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How Leaders Can Keep Employees Engaged When Working Remotely, In Person, or Both

By Victoria Miller | April 8, 2021
How Leaders Can Keep Employees Engaged When Working Remotely, In Person, or Both

Our work environments have changed dramatically over the past year, and few are feeling the pressure of those changes more acutely than those who lead teams. Over the last twelve months, many managers have adapted to working and leading fully remotely for the first time. And these days, their ability to adapt to leading in new working models is being put to the test again, as companies start to head back to the office or adopt new hybrid approaches to work.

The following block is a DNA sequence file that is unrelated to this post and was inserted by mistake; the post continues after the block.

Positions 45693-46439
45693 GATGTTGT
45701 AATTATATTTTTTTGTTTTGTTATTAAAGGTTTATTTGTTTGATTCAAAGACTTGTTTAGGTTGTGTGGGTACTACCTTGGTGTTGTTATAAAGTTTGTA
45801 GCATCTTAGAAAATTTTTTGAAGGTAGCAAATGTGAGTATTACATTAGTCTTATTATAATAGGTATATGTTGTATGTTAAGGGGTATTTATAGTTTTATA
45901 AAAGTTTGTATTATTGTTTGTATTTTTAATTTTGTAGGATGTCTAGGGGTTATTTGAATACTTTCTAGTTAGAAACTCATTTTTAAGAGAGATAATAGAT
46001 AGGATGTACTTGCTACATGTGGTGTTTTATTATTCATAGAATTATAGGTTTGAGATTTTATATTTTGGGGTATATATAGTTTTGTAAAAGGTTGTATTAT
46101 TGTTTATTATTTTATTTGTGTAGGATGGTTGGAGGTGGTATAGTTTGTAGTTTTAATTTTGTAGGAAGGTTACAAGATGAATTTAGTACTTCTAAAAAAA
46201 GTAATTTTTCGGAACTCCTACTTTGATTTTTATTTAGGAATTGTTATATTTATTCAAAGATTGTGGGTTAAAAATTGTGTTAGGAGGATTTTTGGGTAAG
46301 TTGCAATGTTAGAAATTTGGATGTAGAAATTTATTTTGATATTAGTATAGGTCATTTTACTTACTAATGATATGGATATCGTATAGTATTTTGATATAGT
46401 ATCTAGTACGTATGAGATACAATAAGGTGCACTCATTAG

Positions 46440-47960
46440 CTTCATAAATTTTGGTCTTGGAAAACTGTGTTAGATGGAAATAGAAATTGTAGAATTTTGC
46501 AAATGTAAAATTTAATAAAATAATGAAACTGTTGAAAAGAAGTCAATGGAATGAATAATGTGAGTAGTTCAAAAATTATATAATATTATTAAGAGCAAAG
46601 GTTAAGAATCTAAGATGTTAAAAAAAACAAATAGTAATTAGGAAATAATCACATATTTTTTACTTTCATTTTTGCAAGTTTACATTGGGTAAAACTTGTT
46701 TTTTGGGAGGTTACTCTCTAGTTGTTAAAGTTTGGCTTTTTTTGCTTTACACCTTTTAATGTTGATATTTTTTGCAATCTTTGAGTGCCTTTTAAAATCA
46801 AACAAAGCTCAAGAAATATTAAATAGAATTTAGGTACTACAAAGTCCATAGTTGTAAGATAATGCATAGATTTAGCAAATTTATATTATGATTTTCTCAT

Adapting to new working models is not without its challenges, and as a manager, it can be challenging to lead and engage your team when everything is constantly in flux. Add in the fact that managers alone account for 70% of the variance in team engagement and that more than half of employees surveyed in North America plan to look for a new job in 2021, and it can feel downright daunting to lead a team through these times.

The good news, however, is that by following some key practices rooted in data and insights, managers can keep their teams engaged, whether they’re working remotely, in person, or both.  

Build connection and trust 

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One of the best ways to create a work environment that is genuinely engaging is to build connection and trust. When employees trust their managers and feel connected to their teams, they’re more likely to feel a sense of belonging and purpose in their work.